If you click on a link and make a purchase we may receive a small commission. Read our editorial policy.



WASHINGTON, DC - November 23, 2004 - Reacting to the NIMF press conference this morning the IEMA issued the following statement which may be attributed to Hal Halpin, president:

It is our belief that it is premature to judge the effectiveness of new and not yet fully-implemented industry self-regulation due to the timing of the research in question. The industry's leading retailers of computer and video games made a substantial and tangible commitment last December (2003) to begin or otherwise re-double their individual and collective efforts in inhibiting the sale of Mature-rated games to minors by this coming December (2004). Performing "sting operations" earlier than that date is divisive, intentionally contrarian, and ultimately renders the data statistically-irrelevant. Questioning the retailer's commitment to programs which are just being rolled-out is fruitless in that they haven't been given a fair opportunity to implement these policies.

It is important to mention that IEMA members chose December in which to have all of their new or newly-improved policies and procedures in place because it is December and January in which children have the necessary discretionary income with which to make these $50 per item purchases. While it is true that the "holiday buying season" starts earlier than December, it is not children who are out buying themselves Christmas presents in October and then waiting until December 25th to enjoy them, it is their parents. These retailers are in locations which require adult transportation and the amount of money needed to make the purchase is more significant than is readily-available to a child before the holidays.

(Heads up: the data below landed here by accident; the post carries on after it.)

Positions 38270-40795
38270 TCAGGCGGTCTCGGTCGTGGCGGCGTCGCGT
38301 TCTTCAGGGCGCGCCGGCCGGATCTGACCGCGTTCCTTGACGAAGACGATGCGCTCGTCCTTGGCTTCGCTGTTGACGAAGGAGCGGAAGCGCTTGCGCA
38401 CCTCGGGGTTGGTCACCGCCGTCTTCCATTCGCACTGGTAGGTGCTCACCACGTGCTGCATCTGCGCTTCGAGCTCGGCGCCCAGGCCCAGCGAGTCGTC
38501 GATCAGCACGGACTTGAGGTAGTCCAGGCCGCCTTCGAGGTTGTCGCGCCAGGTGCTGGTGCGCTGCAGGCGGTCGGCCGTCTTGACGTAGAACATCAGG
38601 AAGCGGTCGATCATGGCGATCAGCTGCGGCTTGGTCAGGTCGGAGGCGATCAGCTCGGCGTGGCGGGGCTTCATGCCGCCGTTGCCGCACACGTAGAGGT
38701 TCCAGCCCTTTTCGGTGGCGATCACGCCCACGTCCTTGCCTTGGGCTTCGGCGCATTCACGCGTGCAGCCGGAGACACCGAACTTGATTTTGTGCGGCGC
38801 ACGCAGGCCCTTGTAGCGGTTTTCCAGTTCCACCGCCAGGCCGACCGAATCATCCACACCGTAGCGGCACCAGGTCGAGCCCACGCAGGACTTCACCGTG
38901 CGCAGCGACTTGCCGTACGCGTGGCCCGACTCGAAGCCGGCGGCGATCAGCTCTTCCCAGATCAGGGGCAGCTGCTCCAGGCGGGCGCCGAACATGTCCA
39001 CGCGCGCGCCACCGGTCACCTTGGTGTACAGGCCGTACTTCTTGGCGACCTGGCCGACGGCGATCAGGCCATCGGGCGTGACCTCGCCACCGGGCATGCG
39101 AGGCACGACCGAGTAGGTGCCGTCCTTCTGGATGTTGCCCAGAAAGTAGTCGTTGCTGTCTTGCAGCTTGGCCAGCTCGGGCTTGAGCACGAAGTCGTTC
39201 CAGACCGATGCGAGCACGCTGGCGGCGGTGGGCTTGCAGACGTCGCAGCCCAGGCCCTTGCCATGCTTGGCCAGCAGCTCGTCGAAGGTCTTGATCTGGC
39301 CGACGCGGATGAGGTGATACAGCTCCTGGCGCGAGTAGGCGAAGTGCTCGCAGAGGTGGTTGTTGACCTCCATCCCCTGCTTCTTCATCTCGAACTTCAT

As we pointed out last year, the IEMA carding announcement was made in the spirit of cooperation and because our members believe that they have a social responsibility to work with our consumers and parents. Retailers have made significant investments in educating parents and their own staffs about the ratings system, and have, through this commitment changed the very nature of the business and the way in which people purchase one of the fastest-growing forms of entertainment. We stated that it would take twelve months to change policies and procedures in thousands of stores and educate many times that clerks, staff, and managers - all which too is an incredible voluntary investment in time and money.

It is our belief that it is quite simply too early to assign a grade to the retailer's enforcement policies, but that if a grade need be assigned out of habitual ritual nothing less than an "A" is worthy of their collective efforts over the past eleven months.

About the Interactive Entertainment Merchants Association

Established in 1997, the Interactive Entertainment Merchants Association (IEMA) is the non-profit U.S. trade association dedicated to serving the business interests of leading retailers that sell interactive entertainment software (including video and computer games, multimedia entertainment, peripherals and other software). Member companies of the IEMA collectively account for approximately eighty-five percent of the $10 billion annual interactive entertainment business in the United States. (http://www.iema.org)

Contact: Marie Sylla, Marie@iema.org or 203-761-6185

GamesIndustry International avatar

GamesIndustry International


GamesIndustry International is the world's leading games industry website, incorporating GamesIndustry.biz and IndustryGamers.com.